When someone receives such a diagnosis it is hard to imagine that God ordained it. In fact, the common response is: This isn’t from God!

They can go into remission, or they can cause damage that could require removal of parts of her intestines. While there’s a spectrum, there are “horror stories” that no one without the disease can truly fathom. When someone receives such a diagnosis it is hard to imagine that God ordained it. In fact, the common response is: This isn’t from God!

In my Bible study I’m in Isaiah 53. This is one of a number of passages that directly point to Jesus Christ. Verse 10 stands out to me: “Yet it was the will of the LORD to crush him…” 

It made me think of another who was crushed by God: Job. I just did a study in that book, as well, and noticed a few things:

  • God pointed Job out to Satan: “And the LORD said to Satan, “Have you considered my servant Job, that there is none like him on the earth, a blameless and upright man, who fears God and turns away from evil?” 1:8 ESV. Satan, of course, claims that Job’s only incentive to praise God and turn from evil was due to God blessing his life. Satan challenges God to “stretch out [His] hand and touch all that he has” and then Job will curse God.
  • God pointed Job out to Satan a second time in chapter 2, “”Have you considered my servant Job, that there is none like him on the earth, a blameless and upright man, who fears God and turns away from evil? He still holds fast his integrity, although you incited me against him to destroy him without reason.” Here, God confirms that He struck Job, though He had given Satan permission to take certain things and set limits.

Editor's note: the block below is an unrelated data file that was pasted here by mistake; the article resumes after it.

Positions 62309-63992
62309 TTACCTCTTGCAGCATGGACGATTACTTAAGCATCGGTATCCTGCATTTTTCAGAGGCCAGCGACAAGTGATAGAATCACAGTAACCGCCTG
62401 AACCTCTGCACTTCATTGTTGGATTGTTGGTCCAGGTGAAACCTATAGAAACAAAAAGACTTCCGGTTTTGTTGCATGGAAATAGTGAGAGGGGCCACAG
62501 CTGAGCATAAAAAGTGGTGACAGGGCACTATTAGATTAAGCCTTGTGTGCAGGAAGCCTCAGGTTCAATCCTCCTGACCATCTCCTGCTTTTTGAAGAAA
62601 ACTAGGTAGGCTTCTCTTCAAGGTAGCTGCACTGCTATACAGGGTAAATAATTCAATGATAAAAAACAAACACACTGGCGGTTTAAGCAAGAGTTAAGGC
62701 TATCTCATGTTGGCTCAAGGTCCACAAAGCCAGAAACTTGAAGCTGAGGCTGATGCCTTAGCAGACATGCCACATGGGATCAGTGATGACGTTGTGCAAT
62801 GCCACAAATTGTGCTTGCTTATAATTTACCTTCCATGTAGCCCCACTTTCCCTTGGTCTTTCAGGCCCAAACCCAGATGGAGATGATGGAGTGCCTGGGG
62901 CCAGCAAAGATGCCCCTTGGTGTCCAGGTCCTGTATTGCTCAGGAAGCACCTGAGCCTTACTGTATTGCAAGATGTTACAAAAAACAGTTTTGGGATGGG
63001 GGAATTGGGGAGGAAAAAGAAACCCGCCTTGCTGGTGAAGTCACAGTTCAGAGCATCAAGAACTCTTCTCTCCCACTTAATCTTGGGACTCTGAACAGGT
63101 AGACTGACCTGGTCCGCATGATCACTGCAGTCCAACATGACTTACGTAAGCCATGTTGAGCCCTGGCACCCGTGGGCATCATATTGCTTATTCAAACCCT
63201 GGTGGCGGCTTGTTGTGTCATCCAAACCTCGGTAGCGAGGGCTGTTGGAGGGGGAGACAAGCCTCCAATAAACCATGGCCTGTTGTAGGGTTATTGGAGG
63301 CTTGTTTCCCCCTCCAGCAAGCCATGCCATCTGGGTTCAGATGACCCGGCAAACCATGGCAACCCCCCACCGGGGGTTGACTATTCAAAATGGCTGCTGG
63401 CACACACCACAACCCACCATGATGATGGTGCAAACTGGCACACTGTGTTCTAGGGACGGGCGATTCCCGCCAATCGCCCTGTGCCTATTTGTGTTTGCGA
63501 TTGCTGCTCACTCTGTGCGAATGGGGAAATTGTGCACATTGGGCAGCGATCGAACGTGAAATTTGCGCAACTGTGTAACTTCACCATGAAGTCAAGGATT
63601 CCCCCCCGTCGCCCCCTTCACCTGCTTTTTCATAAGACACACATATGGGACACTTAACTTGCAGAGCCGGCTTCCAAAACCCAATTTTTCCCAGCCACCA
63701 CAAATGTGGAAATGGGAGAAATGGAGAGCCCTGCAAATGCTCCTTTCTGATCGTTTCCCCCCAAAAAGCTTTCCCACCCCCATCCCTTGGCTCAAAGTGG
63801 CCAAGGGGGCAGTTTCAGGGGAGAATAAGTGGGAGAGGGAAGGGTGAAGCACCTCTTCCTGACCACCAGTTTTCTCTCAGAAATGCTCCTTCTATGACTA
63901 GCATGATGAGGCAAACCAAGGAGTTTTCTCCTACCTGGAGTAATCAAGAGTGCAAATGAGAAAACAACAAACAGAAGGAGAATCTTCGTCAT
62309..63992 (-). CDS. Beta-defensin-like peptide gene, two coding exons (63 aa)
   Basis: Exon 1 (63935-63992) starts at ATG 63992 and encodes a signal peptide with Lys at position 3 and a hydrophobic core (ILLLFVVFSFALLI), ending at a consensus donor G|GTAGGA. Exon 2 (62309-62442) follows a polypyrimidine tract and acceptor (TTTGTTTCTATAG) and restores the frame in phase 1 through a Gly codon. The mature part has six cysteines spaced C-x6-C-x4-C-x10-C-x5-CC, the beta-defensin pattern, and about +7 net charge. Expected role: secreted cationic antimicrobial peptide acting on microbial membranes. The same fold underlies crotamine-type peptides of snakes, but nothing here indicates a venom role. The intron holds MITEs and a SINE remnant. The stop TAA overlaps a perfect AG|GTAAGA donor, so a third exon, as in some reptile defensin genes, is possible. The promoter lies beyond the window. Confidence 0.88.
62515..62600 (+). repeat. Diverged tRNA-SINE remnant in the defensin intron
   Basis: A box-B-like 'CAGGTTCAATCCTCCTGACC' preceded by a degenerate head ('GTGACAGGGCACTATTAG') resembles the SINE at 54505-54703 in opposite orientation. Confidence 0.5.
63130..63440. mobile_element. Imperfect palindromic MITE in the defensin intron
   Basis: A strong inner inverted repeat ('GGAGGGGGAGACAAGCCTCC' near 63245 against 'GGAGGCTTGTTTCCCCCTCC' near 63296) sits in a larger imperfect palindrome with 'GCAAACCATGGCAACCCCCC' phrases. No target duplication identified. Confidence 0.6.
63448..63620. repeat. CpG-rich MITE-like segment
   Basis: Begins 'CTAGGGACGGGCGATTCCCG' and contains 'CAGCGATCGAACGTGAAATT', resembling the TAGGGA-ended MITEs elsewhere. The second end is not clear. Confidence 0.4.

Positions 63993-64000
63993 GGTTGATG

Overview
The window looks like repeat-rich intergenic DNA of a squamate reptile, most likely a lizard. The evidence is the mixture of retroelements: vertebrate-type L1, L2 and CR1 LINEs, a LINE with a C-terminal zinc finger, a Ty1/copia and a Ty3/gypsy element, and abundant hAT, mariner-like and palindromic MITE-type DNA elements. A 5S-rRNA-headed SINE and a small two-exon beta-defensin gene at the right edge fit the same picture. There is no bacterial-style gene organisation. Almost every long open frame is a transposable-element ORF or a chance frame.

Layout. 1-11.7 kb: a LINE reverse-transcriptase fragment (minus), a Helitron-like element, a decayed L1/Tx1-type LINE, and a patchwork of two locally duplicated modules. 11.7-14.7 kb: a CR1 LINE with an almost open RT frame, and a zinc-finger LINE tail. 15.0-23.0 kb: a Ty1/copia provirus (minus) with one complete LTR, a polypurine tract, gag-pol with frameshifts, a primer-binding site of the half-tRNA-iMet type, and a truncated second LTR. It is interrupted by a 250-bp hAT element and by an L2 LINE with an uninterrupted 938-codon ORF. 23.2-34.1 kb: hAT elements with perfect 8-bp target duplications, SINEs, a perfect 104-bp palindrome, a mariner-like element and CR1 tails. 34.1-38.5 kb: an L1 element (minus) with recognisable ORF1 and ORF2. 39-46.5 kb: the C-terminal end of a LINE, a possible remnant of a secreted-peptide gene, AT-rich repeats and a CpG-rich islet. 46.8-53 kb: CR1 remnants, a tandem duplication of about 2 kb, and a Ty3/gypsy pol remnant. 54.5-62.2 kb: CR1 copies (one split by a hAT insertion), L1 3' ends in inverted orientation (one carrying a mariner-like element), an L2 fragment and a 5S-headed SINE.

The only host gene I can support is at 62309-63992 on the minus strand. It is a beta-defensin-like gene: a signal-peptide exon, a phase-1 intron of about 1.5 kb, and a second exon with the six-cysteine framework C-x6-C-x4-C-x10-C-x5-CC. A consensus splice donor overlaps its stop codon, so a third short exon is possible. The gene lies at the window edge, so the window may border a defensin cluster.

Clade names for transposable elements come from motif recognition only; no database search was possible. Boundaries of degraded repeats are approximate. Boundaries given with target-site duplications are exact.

• Job never attributes his suffering to Satan. He confesses that it comes at the hand of God. In chapter 13, verse 15 he says, “Though He slay me, I will hope in Him…”

The hard part of faith is recognizing that God is the primary mover in all things. Some quibble that God permits evil, he doesn’t cause it. And, there’s truth in that. God is not the author of evil, but evil serves at the sovereign will of God.

Before I tie this up, I’d like to point out why Job is a significant book to understand in terms of God inflicting suffering on the righteous man. Job is a type of Christ. His character is descriptive of the true righteous one who always turned away from evil and glorified God perfectly: Jesus Christ.